If you actually want to help in saving children from human trafficking and other forms of abuse, please support real non-profit charities like Save the Children and the Nevada Coalition to End Domestic and Sexual Violence.
Next, let’s revisit the subject of steroids.
Back in March, we debunked the growing rumor that anabolic steroids (as in, the “juice” that super swole guy once tried to sell you at the gym’s parking lot) prevent, treat, and/or cure COVID-19. Today, we need to revisit this in light of recent news that the World Health Organization (WHO) now recommends the anti-inflammatory corticosteroids for COVID-19 treatment.
Remember: Corticosteroids are not the same as anabolic steroids. While doctors prescribe corticosteroids (like prednisone and dexamethasone) to treat arthritis, asthma, allergies, and mild skin infections because they reduce swelling, anabolic steroids (such as anavar, dianabol, and trenbolone) take the body in a completely different direction because they’re synthetic derivatives of the male sex hormone testosterone. While corticosteroids reduce inflammation, anabolic steroids promote tissue growth, particularly in muscles – hence why some bodybuilders and other athletes “juice up”.
Not only is the kind of corticosteroid therapy that the WHO recommends completely different because these corticosteroids are prescribed by doctors and administered in a safe medical setting, but these corticosteroids are also very different drugs than the “juicy” anabolic steroids that some (wannabe and professional) athletes often use with little or no guidance from licensed and ethically-minded medical professionals. So if that super swole guy from the gym tells you to buy his “juice” because “it cures ‘The Rona’”, tell him to “juice up” on actual medical science for a change.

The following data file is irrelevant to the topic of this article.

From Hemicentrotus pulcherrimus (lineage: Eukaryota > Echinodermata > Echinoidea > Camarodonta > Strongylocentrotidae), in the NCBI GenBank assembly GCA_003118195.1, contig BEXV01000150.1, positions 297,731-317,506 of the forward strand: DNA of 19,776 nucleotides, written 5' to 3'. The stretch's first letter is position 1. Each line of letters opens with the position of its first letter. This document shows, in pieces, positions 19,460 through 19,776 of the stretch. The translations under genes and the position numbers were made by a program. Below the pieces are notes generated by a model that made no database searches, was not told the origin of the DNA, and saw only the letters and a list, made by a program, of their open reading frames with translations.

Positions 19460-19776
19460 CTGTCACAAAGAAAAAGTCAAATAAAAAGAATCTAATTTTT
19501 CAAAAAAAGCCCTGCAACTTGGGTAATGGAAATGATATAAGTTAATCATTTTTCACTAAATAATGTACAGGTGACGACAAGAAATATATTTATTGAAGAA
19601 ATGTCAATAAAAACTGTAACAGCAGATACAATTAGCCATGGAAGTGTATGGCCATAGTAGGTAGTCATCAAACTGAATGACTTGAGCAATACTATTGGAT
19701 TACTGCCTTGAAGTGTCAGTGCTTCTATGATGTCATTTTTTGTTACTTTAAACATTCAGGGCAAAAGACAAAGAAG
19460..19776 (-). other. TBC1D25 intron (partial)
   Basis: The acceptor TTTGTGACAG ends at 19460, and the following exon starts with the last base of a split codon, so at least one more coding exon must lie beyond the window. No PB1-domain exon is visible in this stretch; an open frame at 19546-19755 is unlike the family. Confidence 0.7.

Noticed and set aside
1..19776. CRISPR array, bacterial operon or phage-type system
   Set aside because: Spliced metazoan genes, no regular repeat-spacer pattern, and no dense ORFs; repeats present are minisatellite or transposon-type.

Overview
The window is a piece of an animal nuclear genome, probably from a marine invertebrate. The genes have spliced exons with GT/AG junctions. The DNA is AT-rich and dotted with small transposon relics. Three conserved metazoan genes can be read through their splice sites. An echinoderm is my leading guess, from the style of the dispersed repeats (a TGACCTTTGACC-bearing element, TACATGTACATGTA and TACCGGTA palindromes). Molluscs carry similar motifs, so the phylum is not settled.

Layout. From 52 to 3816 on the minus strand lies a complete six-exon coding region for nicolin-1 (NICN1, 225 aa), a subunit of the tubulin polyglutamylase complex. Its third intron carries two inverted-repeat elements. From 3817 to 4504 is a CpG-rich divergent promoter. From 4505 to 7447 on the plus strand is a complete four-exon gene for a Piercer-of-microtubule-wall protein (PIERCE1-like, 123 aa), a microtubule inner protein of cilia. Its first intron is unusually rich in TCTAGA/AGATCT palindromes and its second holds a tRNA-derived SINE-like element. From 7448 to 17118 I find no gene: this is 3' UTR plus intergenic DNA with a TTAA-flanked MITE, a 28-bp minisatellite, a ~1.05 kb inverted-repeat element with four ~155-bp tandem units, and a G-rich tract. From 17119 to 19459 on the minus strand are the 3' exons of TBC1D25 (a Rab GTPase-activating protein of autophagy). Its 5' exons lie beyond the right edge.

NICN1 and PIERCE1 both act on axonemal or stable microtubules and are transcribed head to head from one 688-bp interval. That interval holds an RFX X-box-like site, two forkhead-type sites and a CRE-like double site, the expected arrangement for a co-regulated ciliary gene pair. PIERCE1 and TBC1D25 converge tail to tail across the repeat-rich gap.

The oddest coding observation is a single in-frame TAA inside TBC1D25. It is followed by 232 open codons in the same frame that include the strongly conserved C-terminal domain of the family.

And finally, some stone-cold science on the never-ending “BS Beads” scam!
If it’s any day that ends in “y”, the notorious Younique MLM presenter known as “KM” is peddling more dangerous pseudoscience. On her Friday Facebook live stream, “KM” upped the ante some more by promising that “BS Beads” cure substance abuse, heart disease, and even kidney cancer. She’s previously been caught claiming that these Bullshit Beads cure COVID-19 and promote weight loss.
As we’ve previously discussed, Bullshit Beads have zero “magical healing powers” because there is zero scientific evidence that “crystal energy healing” cures anything, whether it’s COVID-19 or the “Quarantine 15”. While it’s possible for one to “feel better” when using crystals (or in this case, overpriced beads), that’s far more likely to be a “placebo effect” than any kind of “magical healing”. So please, think twice, do your research, and shop around for better quality and pricing before plunking down any big bucks on Bullshit Beads.
If you’re in need of medical treatment, contact your primary health care provider first. If you fear you can’t afford treatment from a hospital or doctor’s office, check with the Southern Nevada Health District, Washoe County Health District, Carson City Health and Human Services, or the Nevada Department of Health and Human Services for resources in your area. For additional aid, check the Nevada Current’s and Battle Born Progress’ resource guides. If you can afford proper treatment and you are fortunate enough to help others in need, please donate to larger operations like Direct Relief and Mutual Aid Disaster Relief, and to local groups like Three Square.